Sentimental Items Are The Hardest To Declutter. Here's How To Decide What To Keep

Written by Evan Michael Zislis


Clutter is the culmination of the things we collect over time. It doesn’t happen all at once. It’s the slow, quiet, duplicitous infiltration of things in our spaces. To illustrate the point, let’s go back a ways and track the typical adult's journey alongside their stuff.

Think back to your 20s. Aside from the wild parties, your life back then was probably focused on being a student, doing a little travel, preparing for a career, or generally learning how to be an independent member of society.

But after a while, you probably took your first big leap as a young adult and moved into your own place. Eventually, you got a job, maybe you upgraded your computer, replaced old posters with actual pieces of art, tastefully hung in an actual frame. Then, you moved in with someone who brought all of their stuff with them—and overnight, you doubled the volume of things under your roof.

Clutter doesn’t happen overnight.

Fast-forward. Romance led to babies. And with babies came even more stuff. Cribs, strollers, onesies, diaper bags, little plastic squeaky things, shoogy-wubbas and stuffies everywhere. The medical bills, the student loans, the mortgage statements, and the utilities piled up on the kitchen counter. Maybe along the way you inherited the possessions of your loved ones. The culmination of a lifetime of their things, their hopes and dreams—the physical expression of your love for them, suddenly manifest in piles and piles of stuff.

You watched your kids grow into young adults. When they moved out, you graciously saved their things they couldn’t take with them, promising they could come back to collect their prized possessions someday. Empty-nesters, you redefined your identity by re-evaluating your schedule, your hobbies, your space—and a lifetime of accumulated things.

Clutter doesn’t happen overnight. It’s what transpires while we’re going about our day-to-day, living through the mundane paces of life.

As a professional organizer, I help families simplify their stuff and organize their lives. The truth is, it’s so much easier to manage less than organize everything. Getting into the habit of regularly purging the stuff we just don’t need makes the accumulated excess a manageable matter of maintenance rather than an overwhelming chore.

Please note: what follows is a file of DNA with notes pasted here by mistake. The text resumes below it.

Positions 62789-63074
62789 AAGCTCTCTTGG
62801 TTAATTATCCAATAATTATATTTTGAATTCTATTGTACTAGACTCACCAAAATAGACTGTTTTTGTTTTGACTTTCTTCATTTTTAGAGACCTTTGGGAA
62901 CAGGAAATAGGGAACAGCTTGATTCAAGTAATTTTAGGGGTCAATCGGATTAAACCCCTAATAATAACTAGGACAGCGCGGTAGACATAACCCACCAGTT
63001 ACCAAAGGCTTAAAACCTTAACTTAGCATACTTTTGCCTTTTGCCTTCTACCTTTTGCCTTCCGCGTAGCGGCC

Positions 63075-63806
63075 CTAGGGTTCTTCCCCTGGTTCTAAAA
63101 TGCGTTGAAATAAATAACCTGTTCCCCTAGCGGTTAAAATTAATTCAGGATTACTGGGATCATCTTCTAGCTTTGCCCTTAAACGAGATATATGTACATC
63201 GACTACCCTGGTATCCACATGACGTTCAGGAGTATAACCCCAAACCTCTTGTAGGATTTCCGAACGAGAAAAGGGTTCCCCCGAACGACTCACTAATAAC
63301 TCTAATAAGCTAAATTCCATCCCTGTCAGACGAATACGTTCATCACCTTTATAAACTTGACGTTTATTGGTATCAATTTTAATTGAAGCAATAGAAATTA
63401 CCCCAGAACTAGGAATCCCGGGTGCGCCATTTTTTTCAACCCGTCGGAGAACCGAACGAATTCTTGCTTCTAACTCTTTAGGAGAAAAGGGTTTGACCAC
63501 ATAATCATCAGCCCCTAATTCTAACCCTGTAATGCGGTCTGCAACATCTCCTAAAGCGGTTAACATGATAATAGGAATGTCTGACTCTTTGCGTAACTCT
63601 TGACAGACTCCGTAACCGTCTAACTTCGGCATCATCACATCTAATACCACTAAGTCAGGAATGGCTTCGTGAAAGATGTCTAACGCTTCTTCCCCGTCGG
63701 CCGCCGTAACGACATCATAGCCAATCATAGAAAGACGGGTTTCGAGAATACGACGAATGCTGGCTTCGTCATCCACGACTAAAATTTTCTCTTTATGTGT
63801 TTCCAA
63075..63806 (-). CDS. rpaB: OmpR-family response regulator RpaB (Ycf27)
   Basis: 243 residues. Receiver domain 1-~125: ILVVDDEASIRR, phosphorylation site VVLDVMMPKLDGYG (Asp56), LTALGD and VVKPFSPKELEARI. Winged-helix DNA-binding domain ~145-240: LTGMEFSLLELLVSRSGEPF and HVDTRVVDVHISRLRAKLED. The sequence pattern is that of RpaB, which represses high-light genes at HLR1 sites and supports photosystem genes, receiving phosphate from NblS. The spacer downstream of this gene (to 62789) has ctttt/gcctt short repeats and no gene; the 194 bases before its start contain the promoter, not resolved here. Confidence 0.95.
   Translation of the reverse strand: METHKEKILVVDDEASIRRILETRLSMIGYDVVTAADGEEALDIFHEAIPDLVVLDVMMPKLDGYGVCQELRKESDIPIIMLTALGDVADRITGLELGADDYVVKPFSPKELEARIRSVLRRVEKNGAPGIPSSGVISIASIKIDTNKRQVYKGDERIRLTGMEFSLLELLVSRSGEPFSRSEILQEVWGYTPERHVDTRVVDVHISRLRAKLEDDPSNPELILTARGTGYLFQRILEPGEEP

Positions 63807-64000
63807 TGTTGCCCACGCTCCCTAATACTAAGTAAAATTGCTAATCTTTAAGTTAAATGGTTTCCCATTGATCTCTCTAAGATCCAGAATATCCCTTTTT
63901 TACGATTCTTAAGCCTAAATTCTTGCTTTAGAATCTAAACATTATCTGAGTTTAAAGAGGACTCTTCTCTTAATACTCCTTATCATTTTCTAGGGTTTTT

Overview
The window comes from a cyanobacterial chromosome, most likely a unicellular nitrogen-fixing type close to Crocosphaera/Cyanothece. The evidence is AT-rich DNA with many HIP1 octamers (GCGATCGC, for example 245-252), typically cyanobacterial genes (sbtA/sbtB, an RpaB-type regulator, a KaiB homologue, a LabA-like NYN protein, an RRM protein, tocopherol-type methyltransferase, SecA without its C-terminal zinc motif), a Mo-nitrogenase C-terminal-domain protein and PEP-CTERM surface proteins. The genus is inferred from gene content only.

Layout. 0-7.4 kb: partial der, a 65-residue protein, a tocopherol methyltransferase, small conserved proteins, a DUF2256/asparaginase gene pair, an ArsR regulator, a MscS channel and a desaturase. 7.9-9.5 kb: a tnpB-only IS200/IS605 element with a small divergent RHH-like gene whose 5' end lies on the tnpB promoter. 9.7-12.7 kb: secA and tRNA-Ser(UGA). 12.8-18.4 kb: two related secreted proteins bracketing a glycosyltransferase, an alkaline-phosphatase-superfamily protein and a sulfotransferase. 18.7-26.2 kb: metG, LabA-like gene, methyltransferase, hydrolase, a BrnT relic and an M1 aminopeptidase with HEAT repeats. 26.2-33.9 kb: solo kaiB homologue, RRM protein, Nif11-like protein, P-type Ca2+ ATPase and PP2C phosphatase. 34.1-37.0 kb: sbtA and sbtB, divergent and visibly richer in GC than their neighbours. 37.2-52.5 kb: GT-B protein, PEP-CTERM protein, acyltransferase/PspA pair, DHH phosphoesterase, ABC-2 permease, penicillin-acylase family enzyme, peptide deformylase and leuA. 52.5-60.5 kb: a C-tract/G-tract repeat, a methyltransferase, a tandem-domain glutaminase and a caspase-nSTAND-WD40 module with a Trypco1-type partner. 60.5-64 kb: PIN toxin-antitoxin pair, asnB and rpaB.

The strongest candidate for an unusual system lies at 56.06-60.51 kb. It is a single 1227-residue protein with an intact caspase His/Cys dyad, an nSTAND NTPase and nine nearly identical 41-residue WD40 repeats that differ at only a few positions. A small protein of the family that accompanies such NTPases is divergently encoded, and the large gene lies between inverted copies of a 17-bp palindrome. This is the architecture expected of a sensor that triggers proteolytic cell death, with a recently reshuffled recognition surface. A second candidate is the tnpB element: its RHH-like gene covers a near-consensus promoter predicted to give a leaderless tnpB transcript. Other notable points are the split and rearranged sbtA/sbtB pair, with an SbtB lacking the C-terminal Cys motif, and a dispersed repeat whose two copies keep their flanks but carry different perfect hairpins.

Here are three no-fail strategies to minimize the buildup of clutter.

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1. Go through your home each week.

Every week when we clean our home, my wife and I travel around the house with a laundry basket actively looking for things to get rid of. We separate items going to thrift stores from the ones going to local consignment shops. We look for things to gift to local churches, community agencies, friends, and neighbors. We bag things those up, load them in the car and deliver them wherever they need to go—every week.

2. Distinguish needs from wants.

Do you really need to "keep up with the Joneses"? Ask yourself if you're content without gadgets, fancy new cars, and a garage full of plastic toys. Why not spend your hard-earned money on good, organic food and epic adventures you’ll remember forever? When you do need actual stuff, try to shop secondhand or from local consignment stores. If you can’t find what you’re looking for, spend a little more time and money to track down quality items designed to last a long, long time. Always look for makers that go out of their way to take care of people and the environment, too.

3. Do an annual recon.

At least once every year, I recommend checking in with the stuff you’ve been hoarding for a rainy day. The sentimental items are never easy to deal with, but asking these questions can help you decide what to keep and what to get rid of:

  • Is this item the only (or favorite) thing I have to remember this [person, place, or event]?
  • Am I honoring the memory of this [person, place, or event] in the way that I’m storing it?

Dr. Melva Green, a psychiatrist and TV host, was onto something when she said, "Bless your clutter." She recommends we use our things as a benchmark to help prioritize what matters most to us right now.

Give your stuff a glance every once in a while, updating your inventory as you evolve through your life. If you’re paying attention, you’ll find your things reflect what matters most: who you love, what you do, how and why you live…because everything else is just stuff.

Psst...did you know decluttering can make you less stressed out?

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